Sunday, June 24, 2012

Stilling Fear


Stilling Fear
Mk. 4:35-41[1]
I think it’s safe to say that most of us have some experience with fear.  We all have some kind of situation or thought that can instill a feeling of fear in us.  As for me, I have a mild fear of heights.  When I was a Seminary student, one of my jobs as a part-time security guard was to check two towers—each about 30 to 40 stories tall.  And a tower check started by going up on the roof and making sure it was secure!  I’m also a bit uncomfortable around snakes.  I guess that puts me in company with Indiana Jones!  And, as I have mentioned before, I have some mild anxiety being alone in a dark place. 
These are fairly common kinds of fears.  Many of us have other fears in common.  Some of us fear the future because of all the changes that have happened or are happening in our lives.  Some of us fear losing our health, and being dependent on others to take care of us.  Some of us fear being unable to support ourselves financially.  Especially in these troubled economic times.  Some of us fear losing a loved one, and the loneliness that would entail for us.  And some of us fear the ultimate unknown, death.
In our Gospel lesson for today, I’m somewhat intrigued that Jesus asked the question, “Why are you afraid?”  Some of his disciples were seasoned fishermen, who knew the Sea of Galilee well and the dangers of a storm.  Despite their best efforts at keeping the boat afloat, it was beginning to sink!  We don’t know how far they were from land, but in Mark’s version of the story, swimming for shore apparently wasn’t an option.  Even the experienced fishermen knew that their chances of surviving in open water under those conditions were not good.
So Jesus’ question strikes me.  It makes me think that perhaps he wasn’t just asking the obvious question.  In the follow-up, he asks, “Have you still no faith?”  It seems to me that the question Jesus is really asking is about their faith.  One of the main themes throughout the Gospels is that, despite all that they witnessed Jesus do and say, despite all that they discovered him to be, over and over his disciples lacked faith.[2]  It strikes me as ironic that the very ones who were closest to him struggled just like everybody else to trust in him when they were confronted with something that they didn’t understand, or that instilled fear in them.  Over and over, they seemed all too willing to abandon their faith.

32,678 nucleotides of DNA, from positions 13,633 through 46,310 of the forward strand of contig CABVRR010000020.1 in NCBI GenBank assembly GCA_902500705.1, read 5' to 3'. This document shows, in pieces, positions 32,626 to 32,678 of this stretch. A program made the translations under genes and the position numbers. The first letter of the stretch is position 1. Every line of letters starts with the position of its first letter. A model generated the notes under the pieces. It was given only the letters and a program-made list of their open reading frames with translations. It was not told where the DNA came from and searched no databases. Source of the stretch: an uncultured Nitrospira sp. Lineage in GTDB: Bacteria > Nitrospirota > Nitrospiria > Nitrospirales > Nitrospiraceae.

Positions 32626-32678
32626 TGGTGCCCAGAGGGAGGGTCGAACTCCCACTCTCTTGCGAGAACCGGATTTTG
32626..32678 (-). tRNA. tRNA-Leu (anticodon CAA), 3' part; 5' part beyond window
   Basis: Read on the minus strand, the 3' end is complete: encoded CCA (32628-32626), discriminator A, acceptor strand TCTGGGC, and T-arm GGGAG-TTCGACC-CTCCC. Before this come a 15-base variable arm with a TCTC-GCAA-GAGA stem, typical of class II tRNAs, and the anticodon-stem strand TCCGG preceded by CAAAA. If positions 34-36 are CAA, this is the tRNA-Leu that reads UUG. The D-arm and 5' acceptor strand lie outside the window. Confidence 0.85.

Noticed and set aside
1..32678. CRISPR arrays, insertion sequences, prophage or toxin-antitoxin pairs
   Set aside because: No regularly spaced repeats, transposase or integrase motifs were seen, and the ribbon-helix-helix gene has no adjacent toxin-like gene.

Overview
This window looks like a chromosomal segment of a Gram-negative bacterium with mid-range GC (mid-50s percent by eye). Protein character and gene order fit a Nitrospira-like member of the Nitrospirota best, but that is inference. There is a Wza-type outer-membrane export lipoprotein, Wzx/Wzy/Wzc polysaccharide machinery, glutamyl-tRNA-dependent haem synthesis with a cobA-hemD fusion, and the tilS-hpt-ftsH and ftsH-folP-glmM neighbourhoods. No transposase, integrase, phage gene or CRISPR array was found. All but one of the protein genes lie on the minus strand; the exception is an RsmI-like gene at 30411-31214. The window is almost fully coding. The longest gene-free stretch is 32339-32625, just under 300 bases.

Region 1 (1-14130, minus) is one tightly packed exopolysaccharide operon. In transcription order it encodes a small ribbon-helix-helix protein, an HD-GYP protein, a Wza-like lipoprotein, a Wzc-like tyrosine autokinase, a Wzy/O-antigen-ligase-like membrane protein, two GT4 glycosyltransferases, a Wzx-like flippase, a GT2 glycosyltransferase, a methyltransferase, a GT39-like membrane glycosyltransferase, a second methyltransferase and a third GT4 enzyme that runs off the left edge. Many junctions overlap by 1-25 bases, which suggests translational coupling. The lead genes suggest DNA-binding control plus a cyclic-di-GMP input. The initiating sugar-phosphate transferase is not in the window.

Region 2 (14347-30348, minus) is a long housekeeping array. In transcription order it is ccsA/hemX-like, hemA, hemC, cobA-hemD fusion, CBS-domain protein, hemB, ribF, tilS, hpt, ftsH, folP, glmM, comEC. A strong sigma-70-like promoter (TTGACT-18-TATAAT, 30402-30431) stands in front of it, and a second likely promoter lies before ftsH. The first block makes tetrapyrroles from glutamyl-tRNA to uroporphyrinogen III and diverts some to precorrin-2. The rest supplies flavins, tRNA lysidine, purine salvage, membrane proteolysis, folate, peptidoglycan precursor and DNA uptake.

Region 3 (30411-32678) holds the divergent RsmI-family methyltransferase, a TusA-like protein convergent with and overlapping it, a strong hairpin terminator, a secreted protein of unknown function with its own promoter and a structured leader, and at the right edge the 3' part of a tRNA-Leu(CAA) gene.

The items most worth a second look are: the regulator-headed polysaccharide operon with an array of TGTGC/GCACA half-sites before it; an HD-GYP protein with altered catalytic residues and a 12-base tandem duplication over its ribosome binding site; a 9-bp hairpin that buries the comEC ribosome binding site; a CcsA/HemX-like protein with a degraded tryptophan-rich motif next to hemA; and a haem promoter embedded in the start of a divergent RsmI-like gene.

I think the questions Jesus asked of his disciples are worth asking of ourselves.  Why are we afraid?  Again, I don’t think that necessarily applies to the obvious situations of our lives.  There are some things that are simply frightening, and it is only human for us to respond to them with fear.  But it’s one thing for us to feel fear, and it’s another thing for us to live in fear.  Too often, we don’t just feel fear, we turn it into something that occupies our whole lives.[3]  We don’t just feel fear, we let it move in and take up residence.  We don’t just experience fear, we turn it into a giant, category-five storm that sends us running for cover and cowering in bunkers. 
Part of the problem with fear is what it does to us when we give it that much power over our lives.  We cling to whatever it is we fear losing—we hold on for dear life!  What we desperately fear to lose, we will sometimes do anything to keep.  In the process we try to control what we cannot control, we try to cling to what we cannot hold, and we can become incredibly selfish, childish, and even angry and bitter when things don’t go the way we hoped they would.[4] I think Jesus’ question addresses our tendency to obsess about the things we fear to the extent that fear controls our lives.  It addresses the problem of what fear does to us when we give it that much power over us.
But I think his other question can help us here as well.  Have we still no faith?  I don’t think this applies to the content of what we believe so much as our ability to hold onto a basic trust in God no matter what.  We say we believe God is a God of love, and that God loves us unconditionally.  But the real challenge is to entrust ourselves, our loved ones, our hopes and dreams, our very lives into the care of this loving God—especially when we’re afraid.[5]  The only way to do this is to let go whatever it is we’re afraid to lose—whether our health, our financial security, our relationships, our even our very life.  If the essence of fear is trying to control, the essence of faith is letting go.[6]  When we can do that—when we can let go, we find peace, and contentment, and even joy taking the place of fear—regardless of our circumstances.[7]  I’m not going to pretend that this is easy, because it’s not.  The challenge is to look beneath the fear and see the sustaining hand of the God of grace and mercy, even when life’s twists and turns are so frightening.  That’s something that we have to do day by day, hour by hour, sometimes even moment by moment.